Group Portraits

  • It is rare to see early modern prints that depict medical practitioners in groups or involved in collective activities. Although this collection does have a small number of group images, the majority of the engravings depict individual men in a solitary domestic setting, such as a library. The individual nature of most portraits relates to enlightenment ideas of heroism and genius.
  • However, it is important to remember that individuals worked within networks. The foundation of medical societies and institutions from the sixteenth century onwards, including the foundation of the Royal College of Physicians of Edinburgh in 1681, corresponded with a general assertion that collaboration would aid the advancement of medicine in this period.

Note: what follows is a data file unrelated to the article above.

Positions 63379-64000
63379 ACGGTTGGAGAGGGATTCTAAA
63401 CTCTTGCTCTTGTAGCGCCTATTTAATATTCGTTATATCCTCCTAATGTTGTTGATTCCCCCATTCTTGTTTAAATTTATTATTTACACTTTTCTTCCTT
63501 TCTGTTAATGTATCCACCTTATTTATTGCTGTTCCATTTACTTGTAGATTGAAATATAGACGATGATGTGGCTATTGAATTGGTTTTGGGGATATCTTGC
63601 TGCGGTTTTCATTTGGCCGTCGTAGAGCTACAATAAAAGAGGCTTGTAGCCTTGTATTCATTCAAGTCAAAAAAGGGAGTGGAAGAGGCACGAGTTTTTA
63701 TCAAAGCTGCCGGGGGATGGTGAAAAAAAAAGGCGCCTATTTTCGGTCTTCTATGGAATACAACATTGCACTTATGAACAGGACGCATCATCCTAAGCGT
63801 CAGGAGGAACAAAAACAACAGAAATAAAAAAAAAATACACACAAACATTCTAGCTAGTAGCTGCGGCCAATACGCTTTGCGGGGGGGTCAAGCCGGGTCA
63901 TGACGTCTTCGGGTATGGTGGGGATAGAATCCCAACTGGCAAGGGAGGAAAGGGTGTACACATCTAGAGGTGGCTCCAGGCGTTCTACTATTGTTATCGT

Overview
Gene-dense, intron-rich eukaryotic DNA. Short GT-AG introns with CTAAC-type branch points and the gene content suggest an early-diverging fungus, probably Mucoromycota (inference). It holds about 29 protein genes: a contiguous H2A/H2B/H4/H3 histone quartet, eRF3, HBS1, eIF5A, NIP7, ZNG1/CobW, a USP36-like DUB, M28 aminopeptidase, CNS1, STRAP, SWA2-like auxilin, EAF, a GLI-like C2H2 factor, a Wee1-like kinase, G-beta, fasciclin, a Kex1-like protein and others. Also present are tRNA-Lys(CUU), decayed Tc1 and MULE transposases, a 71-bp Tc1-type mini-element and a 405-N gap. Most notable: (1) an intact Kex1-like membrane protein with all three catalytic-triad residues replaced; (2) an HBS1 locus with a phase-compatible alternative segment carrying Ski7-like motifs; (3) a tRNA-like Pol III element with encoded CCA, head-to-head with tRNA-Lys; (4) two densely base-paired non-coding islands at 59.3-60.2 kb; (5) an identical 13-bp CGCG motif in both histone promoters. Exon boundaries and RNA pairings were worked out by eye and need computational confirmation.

• Men would work together throughout their training and career with other students, teachers and patrons. Especially in Edinburgh, where the medical marketplace was competitive it was important to have connections in order to become successful. Prints would be circulated in a specific interest group in order to cultivate professional reputations and connections to specific patrons and institutions. These networks and links within a wider medical community are often alluded to in a subtle way in the portraits of individual men of science.
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